Since the beginning of the Covid-19 pandemic about a year ago, there has been a noticeable reduction in traffic, especially in urban areas. You can see it in and around big cities in Georgia and Tennessee, as well as in metro areas across the nation.
The lighter traffic has opened streets, roads and highways up, and also resulted in an auto safety phenomenon: because there are fewer vehicles around, people are driving faster. And even though traffic has dropped off, in many places the number of motor vehicle crashes resulting in severe injuries and fatalities has stayed about the same.
Why? Because even though there are fewer wrecks, the ones that do occur are at higher average speeds and are therefore more likely to involve catastrophic injuries and deaths.
The National Highway Traffic Safety Administration says that there was a 22 percent increase in speeds in select U.S. metro areas last year when compared to 2019.
The risk of going fast
And a recent study conducted by the AAA Foundation for Traffic Safety, Humanetics and the Insurance Institute for Highway Safety (IIHS) found that the old adage holds true in 2021: speed kills.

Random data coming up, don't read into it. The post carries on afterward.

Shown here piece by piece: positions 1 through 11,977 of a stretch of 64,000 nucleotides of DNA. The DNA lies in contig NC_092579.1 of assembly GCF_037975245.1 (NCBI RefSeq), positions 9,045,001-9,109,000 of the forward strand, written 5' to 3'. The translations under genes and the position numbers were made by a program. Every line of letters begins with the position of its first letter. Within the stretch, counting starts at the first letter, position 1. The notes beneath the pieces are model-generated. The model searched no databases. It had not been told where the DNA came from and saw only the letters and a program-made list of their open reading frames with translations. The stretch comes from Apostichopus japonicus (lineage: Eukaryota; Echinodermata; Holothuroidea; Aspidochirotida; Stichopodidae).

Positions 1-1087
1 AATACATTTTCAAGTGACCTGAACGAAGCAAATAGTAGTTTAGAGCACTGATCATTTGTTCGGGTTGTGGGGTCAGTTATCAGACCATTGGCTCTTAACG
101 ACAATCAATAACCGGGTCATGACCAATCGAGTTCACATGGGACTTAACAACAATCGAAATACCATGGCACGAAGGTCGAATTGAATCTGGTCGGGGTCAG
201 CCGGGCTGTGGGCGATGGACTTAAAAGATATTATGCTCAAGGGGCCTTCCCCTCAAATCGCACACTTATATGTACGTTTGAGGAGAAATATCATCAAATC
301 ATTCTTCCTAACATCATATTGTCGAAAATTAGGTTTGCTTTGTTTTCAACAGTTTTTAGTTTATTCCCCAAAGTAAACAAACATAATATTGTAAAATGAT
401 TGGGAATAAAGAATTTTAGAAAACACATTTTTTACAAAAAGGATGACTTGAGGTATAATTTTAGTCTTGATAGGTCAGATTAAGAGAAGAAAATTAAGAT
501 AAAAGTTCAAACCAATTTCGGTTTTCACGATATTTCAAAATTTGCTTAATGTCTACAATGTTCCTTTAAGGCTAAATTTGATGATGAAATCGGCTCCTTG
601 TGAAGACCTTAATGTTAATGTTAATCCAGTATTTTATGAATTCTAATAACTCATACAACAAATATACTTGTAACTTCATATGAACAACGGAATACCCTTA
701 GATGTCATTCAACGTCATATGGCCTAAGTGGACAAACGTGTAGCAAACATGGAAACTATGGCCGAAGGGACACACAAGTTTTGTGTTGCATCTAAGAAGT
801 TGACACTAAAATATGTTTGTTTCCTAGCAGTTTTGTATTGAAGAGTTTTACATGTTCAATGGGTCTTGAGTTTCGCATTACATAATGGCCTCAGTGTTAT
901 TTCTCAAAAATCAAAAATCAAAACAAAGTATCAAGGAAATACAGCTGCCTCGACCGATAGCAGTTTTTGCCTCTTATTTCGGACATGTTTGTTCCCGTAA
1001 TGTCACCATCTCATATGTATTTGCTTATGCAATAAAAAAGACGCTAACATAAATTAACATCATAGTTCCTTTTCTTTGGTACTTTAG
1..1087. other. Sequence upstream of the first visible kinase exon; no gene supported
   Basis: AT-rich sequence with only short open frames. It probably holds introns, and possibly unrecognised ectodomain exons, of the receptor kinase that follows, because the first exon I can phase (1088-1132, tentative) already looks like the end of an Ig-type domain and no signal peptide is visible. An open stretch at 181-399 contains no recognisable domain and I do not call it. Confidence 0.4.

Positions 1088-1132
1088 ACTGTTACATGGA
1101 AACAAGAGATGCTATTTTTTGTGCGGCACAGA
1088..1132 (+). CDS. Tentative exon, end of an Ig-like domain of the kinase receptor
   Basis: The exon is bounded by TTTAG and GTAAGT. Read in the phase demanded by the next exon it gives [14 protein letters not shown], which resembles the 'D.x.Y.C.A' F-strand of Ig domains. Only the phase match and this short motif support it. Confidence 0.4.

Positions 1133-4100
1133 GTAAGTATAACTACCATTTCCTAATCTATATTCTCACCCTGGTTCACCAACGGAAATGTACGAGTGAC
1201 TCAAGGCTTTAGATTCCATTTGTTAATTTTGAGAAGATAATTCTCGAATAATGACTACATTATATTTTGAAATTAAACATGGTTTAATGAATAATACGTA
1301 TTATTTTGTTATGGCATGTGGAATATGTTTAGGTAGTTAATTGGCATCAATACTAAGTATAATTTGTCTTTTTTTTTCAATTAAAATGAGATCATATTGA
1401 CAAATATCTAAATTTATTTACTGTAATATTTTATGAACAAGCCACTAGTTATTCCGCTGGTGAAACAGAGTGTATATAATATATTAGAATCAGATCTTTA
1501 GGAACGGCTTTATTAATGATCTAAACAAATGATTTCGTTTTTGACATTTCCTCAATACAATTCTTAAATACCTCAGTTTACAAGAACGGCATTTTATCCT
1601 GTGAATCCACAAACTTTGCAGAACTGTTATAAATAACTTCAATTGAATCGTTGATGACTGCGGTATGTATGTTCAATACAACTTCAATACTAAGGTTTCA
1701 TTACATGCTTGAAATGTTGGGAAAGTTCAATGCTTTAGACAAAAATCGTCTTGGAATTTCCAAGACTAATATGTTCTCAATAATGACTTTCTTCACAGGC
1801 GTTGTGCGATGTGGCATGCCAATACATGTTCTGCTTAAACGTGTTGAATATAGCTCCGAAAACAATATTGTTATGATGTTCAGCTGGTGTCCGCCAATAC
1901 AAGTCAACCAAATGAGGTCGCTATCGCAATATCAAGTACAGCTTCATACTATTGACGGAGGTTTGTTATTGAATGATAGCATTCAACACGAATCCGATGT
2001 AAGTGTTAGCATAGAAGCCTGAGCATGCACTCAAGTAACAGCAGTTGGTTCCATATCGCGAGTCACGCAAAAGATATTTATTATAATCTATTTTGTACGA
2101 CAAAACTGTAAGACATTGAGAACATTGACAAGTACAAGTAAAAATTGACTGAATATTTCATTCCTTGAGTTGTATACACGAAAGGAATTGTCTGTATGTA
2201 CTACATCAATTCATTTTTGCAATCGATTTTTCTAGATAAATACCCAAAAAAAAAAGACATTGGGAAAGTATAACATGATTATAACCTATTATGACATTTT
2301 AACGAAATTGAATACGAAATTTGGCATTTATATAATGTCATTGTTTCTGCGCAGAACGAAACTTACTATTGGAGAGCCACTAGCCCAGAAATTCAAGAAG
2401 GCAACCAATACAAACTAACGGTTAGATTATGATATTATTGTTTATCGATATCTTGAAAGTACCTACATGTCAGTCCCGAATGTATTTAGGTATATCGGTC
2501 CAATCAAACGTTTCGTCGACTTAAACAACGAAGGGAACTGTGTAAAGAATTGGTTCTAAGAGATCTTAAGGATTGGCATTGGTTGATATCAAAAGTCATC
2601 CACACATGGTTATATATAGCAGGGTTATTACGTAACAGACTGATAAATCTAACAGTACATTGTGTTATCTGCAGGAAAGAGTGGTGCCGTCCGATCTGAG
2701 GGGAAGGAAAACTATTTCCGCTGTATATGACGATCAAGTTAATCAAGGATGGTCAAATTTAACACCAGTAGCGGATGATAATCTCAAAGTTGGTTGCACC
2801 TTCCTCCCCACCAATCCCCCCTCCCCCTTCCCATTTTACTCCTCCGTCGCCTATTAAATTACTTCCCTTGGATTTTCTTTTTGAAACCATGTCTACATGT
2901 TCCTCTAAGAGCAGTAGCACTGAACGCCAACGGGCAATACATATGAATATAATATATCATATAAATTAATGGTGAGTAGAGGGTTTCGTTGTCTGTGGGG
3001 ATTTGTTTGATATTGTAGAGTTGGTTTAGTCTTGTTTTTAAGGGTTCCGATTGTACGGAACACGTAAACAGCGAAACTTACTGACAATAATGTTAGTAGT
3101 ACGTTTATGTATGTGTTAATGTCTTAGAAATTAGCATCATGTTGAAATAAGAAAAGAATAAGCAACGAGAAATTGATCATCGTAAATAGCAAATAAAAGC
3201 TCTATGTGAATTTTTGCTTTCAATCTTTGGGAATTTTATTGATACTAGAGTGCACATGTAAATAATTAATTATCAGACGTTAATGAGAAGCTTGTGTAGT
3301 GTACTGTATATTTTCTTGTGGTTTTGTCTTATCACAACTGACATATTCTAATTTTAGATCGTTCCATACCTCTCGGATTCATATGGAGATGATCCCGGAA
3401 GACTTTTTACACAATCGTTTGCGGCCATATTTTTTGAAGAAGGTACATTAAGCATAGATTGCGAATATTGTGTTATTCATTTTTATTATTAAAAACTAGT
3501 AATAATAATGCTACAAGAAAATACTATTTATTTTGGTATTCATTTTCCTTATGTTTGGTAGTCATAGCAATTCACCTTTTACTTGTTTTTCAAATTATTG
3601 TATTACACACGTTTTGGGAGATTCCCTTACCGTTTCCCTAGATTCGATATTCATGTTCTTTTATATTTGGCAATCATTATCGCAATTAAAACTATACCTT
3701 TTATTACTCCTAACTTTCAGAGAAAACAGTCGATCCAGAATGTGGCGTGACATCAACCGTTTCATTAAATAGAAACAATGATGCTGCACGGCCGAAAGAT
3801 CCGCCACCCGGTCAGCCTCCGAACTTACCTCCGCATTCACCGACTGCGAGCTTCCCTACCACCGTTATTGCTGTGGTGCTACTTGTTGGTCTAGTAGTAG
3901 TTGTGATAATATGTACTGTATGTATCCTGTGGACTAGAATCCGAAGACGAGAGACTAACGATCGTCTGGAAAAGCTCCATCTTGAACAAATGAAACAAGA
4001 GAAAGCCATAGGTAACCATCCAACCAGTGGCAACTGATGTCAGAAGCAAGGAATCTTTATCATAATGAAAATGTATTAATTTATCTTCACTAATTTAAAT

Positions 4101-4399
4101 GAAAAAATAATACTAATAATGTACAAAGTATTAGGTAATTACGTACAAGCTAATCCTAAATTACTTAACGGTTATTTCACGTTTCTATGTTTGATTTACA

The crash tests were carried out at three different speeds: 40, 50 and 56 mph. All tests were conducted using 2010 Honda CR-V EX crossovers. The vehicles reflect the average age of typical vehicles on the road today (11.8 years) – and that particular model was given the IIHS’s top safety rating that year.
Researchers found that as speed increases, there is more structural damage to vehicles and a greater likelihood of occupants sustaining major injuries. Take a look at the differences in damage to the vehicles and to the crash test dummies strapped into the driver’s seats at different impact speeds:
- 40 mph: minimal intrusion into the driver’s space.
- 50 mph: noticeable deformation of driver-side door opening, foot area and dashboard.
- 56 mph: vehicle interior significantly compromised. The crash test dummies’ sensors indicate severe neck injuries and lower leg fractures.
According to a news report, at the two highest test speeds, the steering wheels’ upward thrusts “caused the dummy’s head to go through the deployed airbag.” The dummy’s faces then smashed into the steering wheels.
Measurements of the dummies showed high risks of severe brain injuries and facial fractures.
An IIHS spokesperson summed up the study’s bottom line: “The faster a driver is going before a crash, the less likely it is that they’ll be able to get down to a survivable speed even if they have a chance to brake before impact.”